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Theoretical investigations of selective cation doping as a novel design strategy for high-capacity lithium-rich cathode materials


Jens Matthies Wrogemann, Tanja Graf, Jonathan E. Mueller, Thomas D. Schladt

Computational Materials Science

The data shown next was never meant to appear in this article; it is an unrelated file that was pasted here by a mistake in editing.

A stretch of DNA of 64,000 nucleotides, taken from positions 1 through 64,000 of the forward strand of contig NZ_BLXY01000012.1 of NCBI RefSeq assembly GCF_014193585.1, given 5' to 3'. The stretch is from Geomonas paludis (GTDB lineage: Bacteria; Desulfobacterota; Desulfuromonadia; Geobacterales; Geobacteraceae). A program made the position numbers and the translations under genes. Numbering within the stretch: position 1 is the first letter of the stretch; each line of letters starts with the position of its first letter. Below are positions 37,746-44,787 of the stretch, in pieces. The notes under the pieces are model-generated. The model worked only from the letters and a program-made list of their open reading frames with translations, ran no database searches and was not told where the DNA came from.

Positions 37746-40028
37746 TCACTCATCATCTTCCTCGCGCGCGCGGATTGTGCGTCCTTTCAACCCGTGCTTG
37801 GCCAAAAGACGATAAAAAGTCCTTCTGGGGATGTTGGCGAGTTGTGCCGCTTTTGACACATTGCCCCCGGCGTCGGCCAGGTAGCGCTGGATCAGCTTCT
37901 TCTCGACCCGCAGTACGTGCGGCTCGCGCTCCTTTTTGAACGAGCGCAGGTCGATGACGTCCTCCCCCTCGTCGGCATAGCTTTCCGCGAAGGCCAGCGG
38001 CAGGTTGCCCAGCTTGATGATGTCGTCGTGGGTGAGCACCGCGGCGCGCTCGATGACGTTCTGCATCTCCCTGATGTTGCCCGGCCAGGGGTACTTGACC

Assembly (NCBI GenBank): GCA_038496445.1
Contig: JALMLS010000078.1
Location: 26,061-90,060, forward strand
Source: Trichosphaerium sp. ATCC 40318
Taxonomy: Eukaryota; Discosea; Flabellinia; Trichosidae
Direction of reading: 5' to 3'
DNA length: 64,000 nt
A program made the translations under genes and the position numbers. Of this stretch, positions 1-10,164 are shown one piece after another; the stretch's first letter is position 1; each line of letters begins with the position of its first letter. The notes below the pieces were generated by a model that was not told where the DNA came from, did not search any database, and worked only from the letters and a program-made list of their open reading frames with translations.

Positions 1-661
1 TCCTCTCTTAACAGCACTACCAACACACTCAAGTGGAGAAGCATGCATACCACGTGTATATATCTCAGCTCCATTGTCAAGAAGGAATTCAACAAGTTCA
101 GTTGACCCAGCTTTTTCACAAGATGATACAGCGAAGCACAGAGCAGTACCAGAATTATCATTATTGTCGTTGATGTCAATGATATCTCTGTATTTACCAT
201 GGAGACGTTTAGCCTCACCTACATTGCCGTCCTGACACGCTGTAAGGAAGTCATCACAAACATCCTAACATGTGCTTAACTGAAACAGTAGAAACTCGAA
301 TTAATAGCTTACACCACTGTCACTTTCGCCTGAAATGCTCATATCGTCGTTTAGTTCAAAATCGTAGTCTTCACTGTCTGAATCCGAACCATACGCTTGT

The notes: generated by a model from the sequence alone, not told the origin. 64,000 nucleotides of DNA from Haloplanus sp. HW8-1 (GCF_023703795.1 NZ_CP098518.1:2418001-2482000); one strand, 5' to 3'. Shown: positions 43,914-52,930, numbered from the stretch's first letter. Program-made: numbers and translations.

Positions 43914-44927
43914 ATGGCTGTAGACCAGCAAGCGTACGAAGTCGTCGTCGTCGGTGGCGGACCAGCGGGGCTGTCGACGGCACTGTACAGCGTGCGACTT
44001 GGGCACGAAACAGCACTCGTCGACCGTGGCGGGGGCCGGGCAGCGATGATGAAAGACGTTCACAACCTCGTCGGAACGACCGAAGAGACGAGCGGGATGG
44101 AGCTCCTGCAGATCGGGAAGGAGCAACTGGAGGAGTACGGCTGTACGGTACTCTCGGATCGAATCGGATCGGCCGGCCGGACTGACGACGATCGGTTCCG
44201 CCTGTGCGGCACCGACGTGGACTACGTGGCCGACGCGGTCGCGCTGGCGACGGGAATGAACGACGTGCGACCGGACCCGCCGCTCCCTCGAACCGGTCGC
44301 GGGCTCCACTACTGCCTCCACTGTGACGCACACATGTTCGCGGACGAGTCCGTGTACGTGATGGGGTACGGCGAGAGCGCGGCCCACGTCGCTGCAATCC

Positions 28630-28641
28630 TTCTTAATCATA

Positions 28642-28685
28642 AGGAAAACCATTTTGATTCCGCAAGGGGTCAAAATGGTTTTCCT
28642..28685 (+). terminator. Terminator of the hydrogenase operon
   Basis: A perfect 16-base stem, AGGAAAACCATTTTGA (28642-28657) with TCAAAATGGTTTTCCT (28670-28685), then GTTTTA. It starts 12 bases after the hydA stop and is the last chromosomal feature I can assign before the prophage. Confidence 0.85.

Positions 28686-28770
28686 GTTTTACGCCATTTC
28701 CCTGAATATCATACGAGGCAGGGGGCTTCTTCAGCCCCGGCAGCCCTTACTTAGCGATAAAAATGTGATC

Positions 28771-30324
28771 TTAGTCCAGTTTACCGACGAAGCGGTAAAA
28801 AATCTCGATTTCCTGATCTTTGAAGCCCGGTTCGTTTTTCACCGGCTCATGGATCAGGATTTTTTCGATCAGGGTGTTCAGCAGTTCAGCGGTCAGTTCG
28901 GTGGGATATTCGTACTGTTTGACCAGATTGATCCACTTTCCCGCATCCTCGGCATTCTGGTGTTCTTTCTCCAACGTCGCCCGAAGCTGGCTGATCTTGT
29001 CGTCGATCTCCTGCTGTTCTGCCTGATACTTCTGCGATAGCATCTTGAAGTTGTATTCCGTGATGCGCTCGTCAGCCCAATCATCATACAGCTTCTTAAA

On the route towards higher energy densities of lithium ion batteries (LIBs) for electromotive applications, the low capacity of state-of-the-art cathode materials is still a limiting factor. Lithium-rich layered oxides (LLOs), a composite of layered LiMO2 (M = Ni, Co, Mn) and Li2MnO3, are a promising material class, which exhibit high discharge capacities based on additional anionic redox activity but still suffer from oxygen release and correlated structural instability. In order to overcome these issues, which are mostly related to the Li2MnO3 parent structure, doping is a common strategy. In this study, the effects of different cation dopants on manganese and lithium sites of the Li2MnO3 structure were systematically studied using first-principles calculations based on density functional theory (DFT). By using cluster expansion methods the thermodynamically stable ground states of doped and delithiated structures were calculated. We show that the dopants have a severe influence on the delithiation process, a fact that is often neglected in theoretical studies of doped structures. Multivalent dopants on lithium sites, like Al3+ and Ti4+, have a strong effect on the electronic structure as well as on the initial redox potential of the material. Moreover, enhanced metal–oxygen bonding and a decreased oxidation of the oxygen anions during delithiation are observed which indicate a reduction of both, the irreversible release of oxygen as well as unwanted structural changes.

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